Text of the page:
Draper Manuscripts: King's Mountain Papers, 1756-1887

Container Title
Series: 11 DD (Volume 11)
Scope and Content Note

A volume containing primarily original manuscripts in two subdivisions:

1) Evan Shelby and Isaac Shelby papers, 1756-1822. Evan Shelby (1720-1794) emigrated to America from Wales, then had military service in the French and Indian War, in Dunmore's War, and in the Cherokee expedition of 1776; in 1771 he settled on the Holston River in the Tennessee-Virginia border area. His son Isaac (1750-1826) was also an officer in Dunmore's War and later commanded a battalion at King's Mountain. Settling in Kentucky in 1782, he became the first governor of that state (1792-1796) and many years later again saw military service in the War of 1812. Evan Shelby's papers include a muster roll (1758) of his militia company in Frederick County, Maryland; mercantile accounts for groceries and drygoods sold in 1773 to Daniel Boone, James Robertson, Valentine Sevier, and others; one letter each from John Donelson and Anthony Bledsoe in 1779; and a few miscellaneous pieces.

Isaac Shelby's records are more numerous and relate to diverse topics: the settlement of Anthony Bledsoe's estate; land business; sale and employment of Negroes; Indian and military affairs; and politics. Of particular note are a draft of a letter [1790] to Henry Knox; letters, 1791-1792, on Indian treaty results from William Blount, mentioning approbation from the president [George Washington]; letters written to Shelby as governor of Kentucky from Patrick Brown, John Chisholm, James Ore, John Rhea, James Robertson, and Charles Scott; a letter from David Smith on the presidential candidates for 1796; an exchange of five letters between Shelby and Andrew Jackson in 1818 regarding Jackson's service as commissioner to negotiate a treaty with the Chickasaw tribe; an address to the Indians signed by Shelby and Jackson; and a letter 1820 by [Benjamin] T. Smith mentioning Jackson. Draper's notes and copies of some additional Shelby papers precede the original manuscripts. Concluding this segment of the volume are copies of an article about Isaac Shelby and of Wilkins Tannehill's article based on Shelby's papers and entitled “Early Times in Tennessee” (of which another copy is in 14 DD).

2) John Sevier papers, 1766-1814. Frontier soldier and politician, Sevier (1745-1815) was a native of Rockingham County, Virginia, and in the early 1770s settled in the Holston country not far from Evan Shelby. From eastern Tennessee Sevier led a company to King's Mountain, then made several raids against the Indians and British in 1781-1782. Involved in the movement to create the separate State of Franklin, he served as its governor, an adventure which nearly caused his downfall, but by 1789 he was again accepted into public civil and military life in North Carolina. With a popular following, he was elected first governor of Tennessee for three terms (1803-1809); during the last years of his life he held a variety of other state and national offices. Sevier's varied papers reflect many aspects of his life. An early agreement (1768) was signed by his father, Valentine Sevier, Sr.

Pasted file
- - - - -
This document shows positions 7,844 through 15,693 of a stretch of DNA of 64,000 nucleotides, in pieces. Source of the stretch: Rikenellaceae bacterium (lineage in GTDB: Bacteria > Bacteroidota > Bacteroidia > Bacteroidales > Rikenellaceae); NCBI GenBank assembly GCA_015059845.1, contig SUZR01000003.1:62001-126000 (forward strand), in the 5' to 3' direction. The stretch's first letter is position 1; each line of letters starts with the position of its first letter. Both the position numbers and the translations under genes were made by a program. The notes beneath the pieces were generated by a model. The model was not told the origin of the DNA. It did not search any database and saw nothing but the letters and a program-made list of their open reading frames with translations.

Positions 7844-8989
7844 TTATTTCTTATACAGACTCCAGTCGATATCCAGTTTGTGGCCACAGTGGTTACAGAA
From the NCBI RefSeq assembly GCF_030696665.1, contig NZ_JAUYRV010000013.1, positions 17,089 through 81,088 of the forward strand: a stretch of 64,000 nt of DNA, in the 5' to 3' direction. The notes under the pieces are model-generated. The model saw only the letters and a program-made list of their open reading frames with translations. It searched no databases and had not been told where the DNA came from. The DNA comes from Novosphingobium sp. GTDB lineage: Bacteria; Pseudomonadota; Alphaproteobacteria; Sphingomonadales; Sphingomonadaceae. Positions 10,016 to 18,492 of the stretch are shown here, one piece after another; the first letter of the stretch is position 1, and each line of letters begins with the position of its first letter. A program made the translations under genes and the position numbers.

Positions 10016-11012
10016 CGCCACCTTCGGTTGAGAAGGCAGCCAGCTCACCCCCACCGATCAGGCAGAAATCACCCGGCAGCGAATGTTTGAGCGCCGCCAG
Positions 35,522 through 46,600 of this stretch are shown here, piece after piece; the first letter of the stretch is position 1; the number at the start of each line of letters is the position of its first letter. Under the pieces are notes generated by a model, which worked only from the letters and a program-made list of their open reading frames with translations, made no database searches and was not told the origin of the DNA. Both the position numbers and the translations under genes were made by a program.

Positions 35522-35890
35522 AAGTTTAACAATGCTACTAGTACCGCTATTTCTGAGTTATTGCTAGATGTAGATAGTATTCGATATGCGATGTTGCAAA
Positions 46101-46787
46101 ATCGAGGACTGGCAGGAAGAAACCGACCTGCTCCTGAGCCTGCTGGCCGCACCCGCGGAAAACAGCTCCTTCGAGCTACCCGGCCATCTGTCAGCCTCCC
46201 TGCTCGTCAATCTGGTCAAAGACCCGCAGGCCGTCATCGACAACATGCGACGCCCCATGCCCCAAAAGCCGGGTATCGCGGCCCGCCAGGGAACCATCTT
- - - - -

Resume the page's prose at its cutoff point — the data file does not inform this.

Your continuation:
Letters, 1792-1800, of John's brother Valentine pertain to Indian unrest and military campaigns, to John's governorship of Tennessee, and to personal matters. The earliest record by John himself is a sheet of accounts, 1766, for sale of liquor and boarding and lease of Negroes. Allusions to national politics and to foreign affairs with France, Great Britain, and Spain are frequent in his correspondence. In 1775 Alexander Machir wrote about the actions of the Continental Congress and the prospects for “this unhappy Cival War” with England. David Ross, Patrick Henry, and Governor Alexander Martin of North Carolina all wrote in 1790 to express opposition to the cession of North Carolina land claims to the federal government. Another letter by Ross (1797) and a translation of a letter (1797) by Baron de Carondelet to the Cherokee chief Bloody Fellow concern Spanish overtures to the Cherokee. Several correspondents and Sevier himself were deeply worried over strained relations with France in 1798. Written while congressman in 1814-1815, his printed letters to his constituents report on current events at home and abroad. Other Sevier papers include: commissions and letters, 1784-1785, concerning land acquisitions in Tennessee by Sevier, John Donelson, and others; an appreciative letter (1790) by Abraham De Peyster in New Brunswick and a receipt (1791), both attesting to Sevier's return of De Peyster's commission and other Loyalist papers captured at King's Mountain.

Also included are military records-militia returns including one (1793) signed by George Farragut, court-martial records, accounts for provisions, and correspondence concerning militia of Greene, Hamilton, and Washington counties, North Carolina-many of which relate to Sevier's last foray against the Indians in 1793: a brief list of Cherokee chiefs, a list of Cherokee words, and a few letters and speeches addressed to Indians. Among Sevier's other major correspondents were William and Willie Blount, William Cocke, Thomas Dillon, Augustus C. G. Elholm, David Getson, James Glasgow, Wade Hampton, militia captain Benjamin Harrison [not the governor of Virginia] , James King, Henry Knox, Joseph Martin, James Ore, John Rhea, Benjamin Smith, Daniel Smith, John Steele, John Tipton, Chief John Watts of the Cherokee, and James White. Following John Sevier's manuscripts are biographical sketches, genealogy, and letters, 1839-1851, which Draper received from Sevier descendants.